Parishes respond to violence with gun collection, peace vigil

St. Gregory the Great, Baltimore, parishioner Alenthia Epps may live in sleepy Woodstock, but gun violence has preyed on a member of her family and she is applauding her parish’s efforts to rid city streets of firepower.

The Sandtown-Winchester parish will be giving $50 rewards for each workable gun turned in between 11 a.m. and 3 p.m. May 26 – with no questions asked – the same day St. Bernardine, Baltimore, will be hosting a Peace Prayer Vigil at the Edmondson High School baseball diamond in an effort to purge the city of violence.

More than 100 people have been murdered in Baltimore since the start of 2007 and Ms. Epps said churches and members of the community need to rally round the police and political leaders’ efforts to stop the violence.

With the help of funds supplied by the Baltimore law office of William H. Murphy Jr. & Associates, St. Gregory pastor Monsignor Damien Nalepa said his parish’s gun collection is just a small effort to address the citywide bloodshed.

“We did this about 10 years ago and collected about 100 guns,” Monsignor Nalepa said. “It was a little different, because we collected them over the period of a month and a half, so our results might be a little different this time.”

What struck the pastor most during the gun collection in the 1990s was that a large portion of the artillery was turned in by mothers who confiscated firearms from their children.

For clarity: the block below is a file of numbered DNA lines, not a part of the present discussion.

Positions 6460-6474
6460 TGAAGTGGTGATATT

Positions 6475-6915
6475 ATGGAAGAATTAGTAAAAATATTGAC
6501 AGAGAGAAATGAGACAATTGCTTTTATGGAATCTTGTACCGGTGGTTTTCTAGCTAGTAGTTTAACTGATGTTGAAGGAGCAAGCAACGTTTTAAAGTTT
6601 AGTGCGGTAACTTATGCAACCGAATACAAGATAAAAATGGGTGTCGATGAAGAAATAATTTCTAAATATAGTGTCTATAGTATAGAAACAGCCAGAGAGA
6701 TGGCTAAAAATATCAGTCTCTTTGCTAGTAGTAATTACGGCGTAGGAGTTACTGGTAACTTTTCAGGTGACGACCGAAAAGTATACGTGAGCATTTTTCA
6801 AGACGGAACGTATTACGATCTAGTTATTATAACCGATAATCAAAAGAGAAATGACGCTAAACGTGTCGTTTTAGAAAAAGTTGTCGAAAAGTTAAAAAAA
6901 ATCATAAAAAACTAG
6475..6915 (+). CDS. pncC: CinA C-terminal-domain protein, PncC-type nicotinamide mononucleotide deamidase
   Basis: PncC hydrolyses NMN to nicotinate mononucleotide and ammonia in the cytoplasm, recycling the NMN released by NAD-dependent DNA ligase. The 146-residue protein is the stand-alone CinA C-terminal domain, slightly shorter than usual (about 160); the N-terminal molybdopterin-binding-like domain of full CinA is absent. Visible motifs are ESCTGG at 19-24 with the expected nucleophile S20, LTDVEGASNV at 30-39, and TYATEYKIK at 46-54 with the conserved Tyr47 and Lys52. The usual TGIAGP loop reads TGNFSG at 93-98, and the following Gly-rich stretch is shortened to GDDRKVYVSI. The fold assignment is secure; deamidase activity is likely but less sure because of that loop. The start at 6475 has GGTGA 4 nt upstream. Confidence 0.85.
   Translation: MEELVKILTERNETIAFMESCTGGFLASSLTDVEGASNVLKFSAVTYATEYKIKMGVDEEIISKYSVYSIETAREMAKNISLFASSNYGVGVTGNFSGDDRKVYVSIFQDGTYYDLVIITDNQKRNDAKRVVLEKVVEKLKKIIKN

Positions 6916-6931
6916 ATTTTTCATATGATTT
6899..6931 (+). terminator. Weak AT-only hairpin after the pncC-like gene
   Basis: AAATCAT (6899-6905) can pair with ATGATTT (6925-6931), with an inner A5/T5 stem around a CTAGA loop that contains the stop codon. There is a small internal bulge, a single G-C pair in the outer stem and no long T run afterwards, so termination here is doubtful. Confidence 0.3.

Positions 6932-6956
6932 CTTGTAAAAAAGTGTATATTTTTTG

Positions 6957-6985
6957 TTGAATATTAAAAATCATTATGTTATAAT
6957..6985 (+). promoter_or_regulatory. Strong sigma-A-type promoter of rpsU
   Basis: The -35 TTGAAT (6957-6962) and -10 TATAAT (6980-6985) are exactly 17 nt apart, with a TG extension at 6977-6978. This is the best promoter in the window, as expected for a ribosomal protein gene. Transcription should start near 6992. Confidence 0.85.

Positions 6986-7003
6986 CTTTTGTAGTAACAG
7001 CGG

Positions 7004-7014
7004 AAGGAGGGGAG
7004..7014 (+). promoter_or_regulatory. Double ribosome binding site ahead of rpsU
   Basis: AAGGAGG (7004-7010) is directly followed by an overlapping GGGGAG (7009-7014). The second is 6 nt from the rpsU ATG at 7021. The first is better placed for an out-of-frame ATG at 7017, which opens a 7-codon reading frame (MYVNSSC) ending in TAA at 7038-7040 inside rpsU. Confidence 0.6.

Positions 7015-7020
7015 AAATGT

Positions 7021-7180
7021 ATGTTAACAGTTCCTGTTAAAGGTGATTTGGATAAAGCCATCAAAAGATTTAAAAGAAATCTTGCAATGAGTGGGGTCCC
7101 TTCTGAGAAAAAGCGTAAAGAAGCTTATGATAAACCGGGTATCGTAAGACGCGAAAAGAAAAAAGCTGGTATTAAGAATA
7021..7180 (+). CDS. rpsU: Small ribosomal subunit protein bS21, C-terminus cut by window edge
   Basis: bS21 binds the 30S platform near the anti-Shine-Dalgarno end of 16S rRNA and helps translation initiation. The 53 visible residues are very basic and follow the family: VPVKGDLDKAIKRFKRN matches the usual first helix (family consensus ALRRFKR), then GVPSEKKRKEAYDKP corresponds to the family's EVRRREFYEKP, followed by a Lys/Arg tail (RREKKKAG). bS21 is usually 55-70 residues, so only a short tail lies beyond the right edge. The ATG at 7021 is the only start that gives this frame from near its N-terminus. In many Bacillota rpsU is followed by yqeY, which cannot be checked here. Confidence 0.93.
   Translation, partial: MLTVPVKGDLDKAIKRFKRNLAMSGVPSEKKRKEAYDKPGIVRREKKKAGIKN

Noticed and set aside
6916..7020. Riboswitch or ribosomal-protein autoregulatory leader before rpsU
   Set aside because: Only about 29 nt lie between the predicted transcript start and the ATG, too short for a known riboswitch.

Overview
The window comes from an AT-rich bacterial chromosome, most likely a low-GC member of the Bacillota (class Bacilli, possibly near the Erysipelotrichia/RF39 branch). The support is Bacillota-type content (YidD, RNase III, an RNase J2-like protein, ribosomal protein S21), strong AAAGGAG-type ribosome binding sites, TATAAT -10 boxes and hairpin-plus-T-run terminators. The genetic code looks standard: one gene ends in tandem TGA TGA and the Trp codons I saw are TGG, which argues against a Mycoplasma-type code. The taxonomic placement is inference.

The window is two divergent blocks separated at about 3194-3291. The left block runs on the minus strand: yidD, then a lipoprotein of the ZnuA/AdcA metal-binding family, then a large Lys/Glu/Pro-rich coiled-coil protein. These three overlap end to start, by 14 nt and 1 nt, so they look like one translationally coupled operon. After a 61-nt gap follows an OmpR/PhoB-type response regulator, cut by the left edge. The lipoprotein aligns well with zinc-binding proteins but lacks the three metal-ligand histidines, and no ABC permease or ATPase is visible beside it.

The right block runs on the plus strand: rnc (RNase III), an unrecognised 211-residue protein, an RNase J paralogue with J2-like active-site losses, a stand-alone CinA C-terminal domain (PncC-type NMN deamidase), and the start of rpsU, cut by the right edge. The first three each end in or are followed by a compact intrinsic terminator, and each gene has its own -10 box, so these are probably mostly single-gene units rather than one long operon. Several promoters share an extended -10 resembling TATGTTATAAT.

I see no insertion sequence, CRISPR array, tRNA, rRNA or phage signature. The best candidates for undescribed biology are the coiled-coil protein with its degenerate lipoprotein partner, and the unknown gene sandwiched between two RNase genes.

The woman’s club and the men of St. Gregory will also sponsor a community outreach celebration 8 a.m. to 4 p.m. the following weekend on June 2 with Baltimore Police Commissioner Leonard Hamm as an 11 a.m. featured speaker addressing gang violence in the city.

“Guns are at the heart of the problem,” Monsignor Nalepa said. “We have deep concerns of how violence is escalating throughout the city.”

The parish events and gun collection follow an announcement by Baltimore Mayor Sheila Dixon that she is establishing “GunStat,” a program designed to track guns and analyze weapons used in violence crimes.

Mayor Dixon also announced a plan to establish more community policing, with officers assigned to neighborhoods throughout Baltimore.

Several years ago, Ms. Epps brother – Alton Barnes of the West Baltimore neighborhood Paradise – had a gun put to his head while he was robbed of his jacket and cash.
“By the grace of God he is still here,” she said. “But the violence is absolutely horrendous today. I pray this initiative will help.”

For more information about the St. Gregory the Great May 26 gun collection and the June 2 community outreach celebration, call the parish at 410-523-0061. For more information about the May 26 St. Bernardine Peace Prayer Vigil, call that parish at 410-362-8664.

Catholic Review

The Catholic Review is the official publication of the Archdiocese of Baltimore.